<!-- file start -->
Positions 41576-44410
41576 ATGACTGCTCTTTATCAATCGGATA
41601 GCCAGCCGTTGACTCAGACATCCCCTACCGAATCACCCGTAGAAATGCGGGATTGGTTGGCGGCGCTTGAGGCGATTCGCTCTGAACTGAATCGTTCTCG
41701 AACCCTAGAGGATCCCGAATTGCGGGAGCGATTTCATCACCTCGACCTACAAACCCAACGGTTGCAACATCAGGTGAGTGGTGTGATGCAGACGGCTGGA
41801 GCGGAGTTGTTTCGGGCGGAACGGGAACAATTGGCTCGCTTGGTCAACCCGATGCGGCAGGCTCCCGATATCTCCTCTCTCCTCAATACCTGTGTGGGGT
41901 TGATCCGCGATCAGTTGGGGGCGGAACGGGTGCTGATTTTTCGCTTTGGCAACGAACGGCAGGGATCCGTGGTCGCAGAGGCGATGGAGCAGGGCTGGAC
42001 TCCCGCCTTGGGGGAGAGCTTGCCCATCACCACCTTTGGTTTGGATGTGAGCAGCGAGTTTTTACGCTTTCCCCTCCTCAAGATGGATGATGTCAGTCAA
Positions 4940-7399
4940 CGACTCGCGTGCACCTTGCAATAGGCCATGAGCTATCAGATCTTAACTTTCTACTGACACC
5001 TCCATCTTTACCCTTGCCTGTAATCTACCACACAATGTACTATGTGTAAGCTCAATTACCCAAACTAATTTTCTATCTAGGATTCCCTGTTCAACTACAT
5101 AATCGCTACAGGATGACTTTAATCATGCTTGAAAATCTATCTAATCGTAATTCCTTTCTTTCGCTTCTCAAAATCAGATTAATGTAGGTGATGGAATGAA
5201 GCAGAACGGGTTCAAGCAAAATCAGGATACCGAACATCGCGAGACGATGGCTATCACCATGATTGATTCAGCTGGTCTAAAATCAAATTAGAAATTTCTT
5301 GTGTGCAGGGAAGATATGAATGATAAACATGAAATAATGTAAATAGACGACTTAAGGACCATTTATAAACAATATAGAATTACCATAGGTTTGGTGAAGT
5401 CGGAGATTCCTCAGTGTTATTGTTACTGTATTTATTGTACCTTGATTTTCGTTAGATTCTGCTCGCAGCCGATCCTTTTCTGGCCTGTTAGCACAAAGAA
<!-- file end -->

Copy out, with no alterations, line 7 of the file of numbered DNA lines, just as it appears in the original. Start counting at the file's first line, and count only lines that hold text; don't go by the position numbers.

42001 TCCCGCCTTGGGGGAGAGCTTGCCCATCACCACCTTTGGTTTGGATGTGAGCAGCGAGTTTTTACGCTTTCCCCTCCTCAAGATGGATGATGTCAGTCAA